3:31pm 30/05/2023
We only have ourselves to blame for our weak ringgit
By:Sin Chew Daily

Once we have the favorable environment, the investors will naturally flock in, and the local currency will receive a powerful boost!

The ringgit has been traded lower against major world currencies of late, and has dropped to a low of RM4.62 to the dollar.

Bank Negara said in a statement last Friday that the weak ringgit should not be blamed on the country’s economic weakness, but mainly due to external factors such as the Fed’s continued rate hikes to stem inflation and the stalemate in the US debt ceiling negotiations sending world currencies lower.

The thing is, even though the debt ceiling impasse seems to have defused for now, the ringgit remained anemic in Monday’s afternoon trade. This is as if to illustrate the point that the aforementioned are not absolute factors that could have contributed to ringgit’s lethargic performance.

Bank Negara also said we should not be too obsessed with only ringgit’s exchange rate against the greenback but should also assess the local currency’s performance vis-à-vis the currencies of our major trading partners.

And the fact is, ringgit’s performance against other regional currencies is equally pathetic.

The local unit has also trended lower against Singapore dollar (3.42), Chinese yuan (1.536), Hong Kong dollar (1.702), New Taiwan dollar (6.66) and Thai baht (7.562), among others.

As the ringgit has been trending south since 2015, what can Bank Negara explain after all these eight long years of weakness?

The central bank says the country’s economic growth could be boosted to 4-5% with some of the major national infrastructure projects now under way, such as the ECRL, LRT3 and the Pan Borneo Highway, but we don’t think such projects would do much to lift the ringgit from rock bottom.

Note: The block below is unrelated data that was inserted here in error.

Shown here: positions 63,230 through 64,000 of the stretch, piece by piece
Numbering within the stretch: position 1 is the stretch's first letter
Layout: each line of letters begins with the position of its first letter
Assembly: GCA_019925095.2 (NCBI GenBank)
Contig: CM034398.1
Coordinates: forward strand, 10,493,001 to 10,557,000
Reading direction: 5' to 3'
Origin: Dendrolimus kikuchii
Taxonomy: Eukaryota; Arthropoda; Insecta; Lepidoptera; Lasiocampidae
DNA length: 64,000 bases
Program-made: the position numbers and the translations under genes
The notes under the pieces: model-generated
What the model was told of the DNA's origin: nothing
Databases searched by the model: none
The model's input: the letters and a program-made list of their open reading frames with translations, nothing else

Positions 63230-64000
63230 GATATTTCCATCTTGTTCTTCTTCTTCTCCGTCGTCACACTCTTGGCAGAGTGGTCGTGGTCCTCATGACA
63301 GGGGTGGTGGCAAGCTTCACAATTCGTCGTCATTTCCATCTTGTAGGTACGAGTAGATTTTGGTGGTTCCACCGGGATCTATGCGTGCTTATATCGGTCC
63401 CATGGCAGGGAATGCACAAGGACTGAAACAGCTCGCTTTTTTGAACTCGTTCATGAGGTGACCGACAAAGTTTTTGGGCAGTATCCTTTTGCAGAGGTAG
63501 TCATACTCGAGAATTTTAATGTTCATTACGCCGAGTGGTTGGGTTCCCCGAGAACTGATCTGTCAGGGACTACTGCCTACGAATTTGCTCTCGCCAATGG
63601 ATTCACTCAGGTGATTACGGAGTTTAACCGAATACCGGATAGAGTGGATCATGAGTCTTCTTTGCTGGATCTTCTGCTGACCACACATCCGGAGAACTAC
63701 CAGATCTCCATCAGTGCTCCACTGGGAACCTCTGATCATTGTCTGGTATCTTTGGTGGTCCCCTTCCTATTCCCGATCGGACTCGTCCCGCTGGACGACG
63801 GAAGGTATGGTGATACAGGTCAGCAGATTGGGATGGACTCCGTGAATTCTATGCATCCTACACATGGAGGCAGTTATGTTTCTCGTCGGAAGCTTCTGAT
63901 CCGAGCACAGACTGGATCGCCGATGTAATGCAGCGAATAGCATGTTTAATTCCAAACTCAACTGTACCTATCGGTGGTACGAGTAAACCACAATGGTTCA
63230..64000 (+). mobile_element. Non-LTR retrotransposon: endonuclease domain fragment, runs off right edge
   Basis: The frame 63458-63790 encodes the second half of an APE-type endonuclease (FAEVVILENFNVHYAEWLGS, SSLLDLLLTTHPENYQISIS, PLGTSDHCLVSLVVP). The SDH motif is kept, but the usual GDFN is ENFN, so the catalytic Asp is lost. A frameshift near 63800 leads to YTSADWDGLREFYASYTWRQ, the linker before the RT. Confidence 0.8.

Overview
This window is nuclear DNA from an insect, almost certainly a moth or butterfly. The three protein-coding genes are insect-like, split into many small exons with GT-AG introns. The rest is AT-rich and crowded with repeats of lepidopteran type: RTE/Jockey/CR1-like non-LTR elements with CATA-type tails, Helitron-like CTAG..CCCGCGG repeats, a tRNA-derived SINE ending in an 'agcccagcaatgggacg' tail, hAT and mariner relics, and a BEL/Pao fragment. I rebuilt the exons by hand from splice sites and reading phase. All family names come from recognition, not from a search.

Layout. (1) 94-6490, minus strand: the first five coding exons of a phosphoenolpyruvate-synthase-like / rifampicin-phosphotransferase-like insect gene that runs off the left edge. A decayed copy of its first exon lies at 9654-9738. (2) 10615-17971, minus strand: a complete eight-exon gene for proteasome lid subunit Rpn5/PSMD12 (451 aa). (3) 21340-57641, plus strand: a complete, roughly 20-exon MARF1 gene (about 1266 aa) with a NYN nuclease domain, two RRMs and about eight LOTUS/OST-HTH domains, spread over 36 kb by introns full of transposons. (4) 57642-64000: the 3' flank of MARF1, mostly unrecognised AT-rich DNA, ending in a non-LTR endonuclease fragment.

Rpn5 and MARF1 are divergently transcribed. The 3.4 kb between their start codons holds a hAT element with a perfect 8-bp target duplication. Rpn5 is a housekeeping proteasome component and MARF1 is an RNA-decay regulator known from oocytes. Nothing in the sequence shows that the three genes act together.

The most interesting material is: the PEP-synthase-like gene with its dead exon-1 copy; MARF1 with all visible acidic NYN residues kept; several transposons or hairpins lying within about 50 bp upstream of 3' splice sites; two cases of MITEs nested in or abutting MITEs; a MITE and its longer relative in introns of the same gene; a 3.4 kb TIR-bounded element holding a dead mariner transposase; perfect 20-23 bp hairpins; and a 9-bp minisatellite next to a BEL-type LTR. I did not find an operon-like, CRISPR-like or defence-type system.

Although the government has implemented numerous large public infrastructure projects to spearhead private investments, the ringgit’s long-term downtrend has remained largely unchanged. As such, new strategies will have to be conceived.

Deputy finance minister Ahmad Maslan said Bank Negara was looking for new solutions to address this problem, but what solutions? We have yet to see any at this moment!

Instead, the minister appeared to have defended the ringgit’s weakness, saying its record low exchange rate against the Singapore dollar is a boost to Malaysians working across the Causeway while making the country more attractive to Singapore tourists.

He also argued that weak ringgit augurs well for our exports!

Such an attitude is unbelievably passive. Before we have found any workable solution to check the downward trend of ringgit, we have already found dozens of excuses to keep the ringgit continuously low.

But, does a weak ringgit bolster our export sector? Not necessarily! So long as the raw materials and equipment for our exported products still have to rely on imports, how are local manufacturers going to profit from the favorable exchange rate?

Take the textile industry for instance, all our cotton, dyes and equipment will have to be imported, and the local operators can only rake in the “processing” profits and not bigger gains from the exchange rate.

Notably, the spiraling inflation has remarkably dampened consumer sentiment in the West. Sooner or later the sale of non-essentials will hit a snag. Consequently, we need to adopt a more cautious stance in global economic outlook.

A sliding ringgit is unfavorable to the import sector, sending goods prices through the roof.

Bank Negara hiked the OPR by another 25 basis points on May 3. Governor Nor Shamsiah Mohd Yunus said the decision to raise the interest rate had been thoroughly considered as a “pre-emptive” to bring down the inflation rate.

But the thing is, the “pre-emptive” has failed to take off, as Malaysians have been struggling under smothering inflationary pressure for the whole year.

The Federal Reserve started raising the US interest rates beginning last May, but only managed to bring prices somewhat under control after the rate was raised above 4%.

So, do you think the quarter percentage-point hike by Bank Negara would work miracles?

Perhaps we can take cue from the experiences of our neighbor Singapore. We will only be able to woo investors and high-caliber migrants by way of strengthening our forte, providing a lucrative and highly efficient investment environment backed by a clean, transparent and stable government.

Once we have the favorable environment, the investors will naturally flock in, and the local currency will receive a powerful boost!



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